Sensor Size 28.17mm x 18.33mm 25.34mm x 14.25mm
Sensor Aspect Ratio 4:3 16:9
Open Gate Resolution 3414 x 2198 4608 x 2592
Resolution (16:9 Modes)
RAW 2880 x 1620 4608 x 2592
HD 2880 x 1620 down sampled to 1920 x 1080 4608 x 2592 down sampled to 1920 x 1080
2K 2868 x 1612 down sampled to 2048 x 1152 4608 x 2592 down sampled to 2048 x 1152
3.2K 3168 x 1778
4K N/A 4608 x 2592 down sampled to 4096 x 2304
Frame Rates
ProRes HD 0.75 – 120fps not yet specified
ProRes 2K 0.75 – 60fps not yet specified
ProRes 3.2K 0.75 – 30fps not yet specified
DNxHD HD 0.75 – 120fps not yet specified
RAW 0.75 – 120fps 1 – 120fps
Exposure Latitude (Dynamic Range) 14+ stops 15 stops
Native Exposure Index (Base Sensitivity) EI 800 EI 800
Exposure Index Range EI 200, 400, 800, 1600, 3200 EI 200, 400, 800, 1600
White Balance Presets for 3200 (tungsten), 4300 (fluorescent), 5600 (daylight) and 7000 (daylight cool). Automatic calculation or manual white balance for 2000 to 11000 Kelvin, adjustable in 100 K steps Presets for 3200 (tungsten), 4300 (fluorescent), 5600 (daylight) and 7000 (daylight cool). Manual white balance for 2500 to 8000 Kelvin, adjustable in 500 K steps

4 Comments

  1. do you have some photos of new blackmagic camera

  2. Robert Matthews

    I agree, these new players are certainly making it hard to justify spending an extra $30-50,000 on RED Epic or Alexa/Amira. I am absolutely torn right now between three new cameras and I have no idea which one to go for. In price order:
    1) Blackmagic URSA Mini 4.6k – $5,000
    2) Kinefinity Kinemax 6k – $9,000
    3) RED Scarlett Dragon – $20,000 approx.
    Which would you choose and why?

  3. Cameras have always evolved. There was a time when it was Sony f900, Thompson Viper, Sony f23 and F35 (much larger price tag when you included their HDCam SR decks to record.

    Alexa turned $250,000 packages into something well under $100,000. Red came along and tried to cut that in half by claiming it was only $17,500 – their cameras have only matured into excellent systems a couple of years ago.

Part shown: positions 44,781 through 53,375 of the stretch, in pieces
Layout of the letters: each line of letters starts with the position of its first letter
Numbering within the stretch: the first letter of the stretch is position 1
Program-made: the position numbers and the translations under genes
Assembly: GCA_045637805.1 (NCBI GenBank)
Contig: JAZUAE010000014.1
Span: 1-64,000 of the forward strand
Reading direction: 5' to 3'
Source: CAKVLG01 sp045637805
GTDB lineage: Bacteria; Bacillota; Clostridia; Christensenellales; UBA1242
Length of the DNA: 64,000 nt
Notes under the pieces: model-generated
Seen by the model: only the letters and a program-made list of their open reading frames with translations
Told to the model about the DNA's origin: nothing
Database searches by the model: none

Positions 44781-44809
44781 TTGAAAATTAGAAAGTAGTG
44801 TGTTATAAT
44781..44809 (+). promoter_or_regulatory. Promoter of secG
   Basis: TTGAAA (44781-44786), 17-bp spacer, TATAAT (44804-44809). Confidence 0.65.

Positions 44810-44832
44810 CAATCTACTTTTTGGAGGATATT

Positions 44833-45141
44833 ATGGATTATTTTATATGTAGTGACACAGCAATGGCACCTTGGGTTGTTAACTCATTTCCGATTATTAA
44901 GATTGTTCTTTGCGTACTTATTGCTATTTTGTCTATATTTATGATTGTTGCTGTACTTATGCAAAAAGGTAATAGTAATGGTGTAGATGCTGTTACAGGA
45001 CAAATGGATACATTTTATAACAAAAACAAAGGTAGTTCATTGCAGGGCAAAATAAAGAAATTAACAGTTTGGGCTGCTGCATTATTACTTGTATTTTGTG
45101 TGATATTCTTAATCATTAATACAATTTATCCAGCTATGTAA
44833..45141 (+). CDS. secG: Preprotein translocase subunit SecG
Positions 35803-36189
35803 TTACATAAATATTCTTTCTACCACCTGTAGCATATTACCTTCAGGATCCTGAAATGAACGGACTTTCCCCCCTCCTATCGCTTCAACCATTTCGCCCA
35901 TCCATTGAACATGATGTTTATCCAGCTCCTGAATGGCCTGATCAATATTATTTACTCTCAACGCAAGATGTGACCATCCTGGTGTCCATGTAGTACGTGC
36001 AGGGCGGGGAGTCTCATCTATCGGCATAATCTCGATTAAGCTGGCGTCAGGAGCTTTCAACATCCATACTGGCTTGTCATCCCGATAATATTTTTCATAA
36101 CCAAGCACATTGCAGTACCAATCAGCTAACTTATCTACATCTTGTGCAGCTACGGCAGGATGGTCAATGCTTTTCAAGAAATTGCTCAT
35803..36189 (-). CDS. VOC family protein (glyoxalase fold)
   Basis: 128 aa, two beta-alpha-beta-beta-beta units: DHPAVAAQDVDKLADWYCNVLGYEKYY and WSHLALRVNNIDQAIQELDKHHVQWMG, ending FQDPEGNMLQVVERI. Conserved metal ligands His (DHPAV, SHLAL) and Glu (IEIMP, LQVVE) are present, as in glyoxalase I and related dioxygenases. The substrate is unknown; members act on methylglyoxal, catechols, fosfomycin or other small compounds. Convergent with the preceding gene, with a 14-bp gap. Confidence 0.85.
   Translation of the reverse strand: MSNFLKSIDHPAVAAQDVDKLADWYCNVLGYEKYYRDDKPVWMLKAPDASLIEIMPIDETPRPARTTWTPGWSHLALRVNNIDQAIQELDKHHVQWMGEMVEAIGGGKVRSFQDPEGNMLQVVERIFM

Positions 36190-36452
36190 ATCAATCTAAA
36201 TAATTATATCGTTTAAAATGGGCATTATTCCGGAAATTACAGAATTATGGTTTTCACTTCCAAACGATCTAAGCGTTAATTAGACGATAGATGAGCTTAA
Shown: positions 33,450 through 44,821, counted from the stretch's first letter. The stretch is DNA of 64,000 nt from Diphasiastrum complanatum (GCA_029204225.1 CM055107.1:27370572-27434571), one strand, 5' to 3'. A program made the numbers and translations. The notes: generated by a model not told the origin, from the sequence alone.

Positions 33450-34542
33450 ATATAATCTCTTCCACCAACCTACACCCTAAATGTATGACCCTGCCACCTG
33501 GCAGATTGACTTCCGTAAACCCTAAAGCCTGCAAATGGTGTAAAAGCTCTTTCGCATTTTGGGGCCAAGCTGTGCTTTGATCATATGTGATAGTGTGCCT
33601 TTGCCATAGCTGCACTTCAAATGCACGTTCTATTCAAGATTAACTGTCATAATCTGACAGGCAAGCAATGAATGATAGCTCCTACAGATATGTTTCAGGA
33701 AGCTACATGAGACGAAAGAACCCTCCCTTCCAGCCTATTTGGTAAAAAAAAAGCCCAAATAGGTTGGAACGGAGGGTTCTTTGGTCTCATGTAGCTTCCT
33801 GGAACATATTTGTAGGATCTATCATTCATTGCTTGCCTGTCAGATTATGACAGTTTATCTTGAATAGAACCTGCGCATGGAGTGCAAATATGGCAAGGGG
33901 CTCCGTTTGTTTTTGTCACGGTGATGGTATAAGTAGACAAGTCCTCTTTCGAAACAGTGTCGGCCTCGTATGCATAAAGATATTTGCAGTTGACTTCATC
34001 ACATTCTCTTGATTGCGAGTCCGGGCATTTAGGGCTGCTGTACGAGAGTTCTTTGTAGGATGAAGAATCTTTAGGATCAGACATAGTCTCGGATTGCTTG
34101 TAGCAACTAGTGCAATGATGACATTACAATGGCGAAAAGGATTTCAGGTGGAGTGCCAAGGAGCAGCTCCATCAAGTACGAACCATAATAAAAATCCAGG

Black Magic has made some cool cameras here but their form factor leaves much to be desired – hence the Mini by NAB.

    Also, Arri has the Amira which does output UHD 3840×2160 and is less $ than the Alexa in the chart above – so we need to pick the right camera to make the comparison.

    All this to say the BM cameras are cool and quite inexpensive, but you’re getting what you pay for instead of “technological disruption” that we’ve seen before.

    Remember with Alexa it wasn’t just the fantastic sensor, but coupled with in-camera ProRes and later DnxHD possible. Meaning it worked in existing Post Production structures – something that was quite a hurdle for the previous disruptor, Red One.

    I look forward to BM being truly disruptive and not merely aiming its ship for a race to the bottom (what type of pro cameras & service & color science do we get when they’re under $5000? Under $4000? And so on.

  4. Justifying a Red over the Blackmagic is easy. Take a look at saving 500 hours of footage and there is your answer. It’s all in the Codec and build with these babies.

    If the Blackmagic Ursa mini works, it would be the first real camera they put out. Personally I dont believe the Ursa mini is a game changer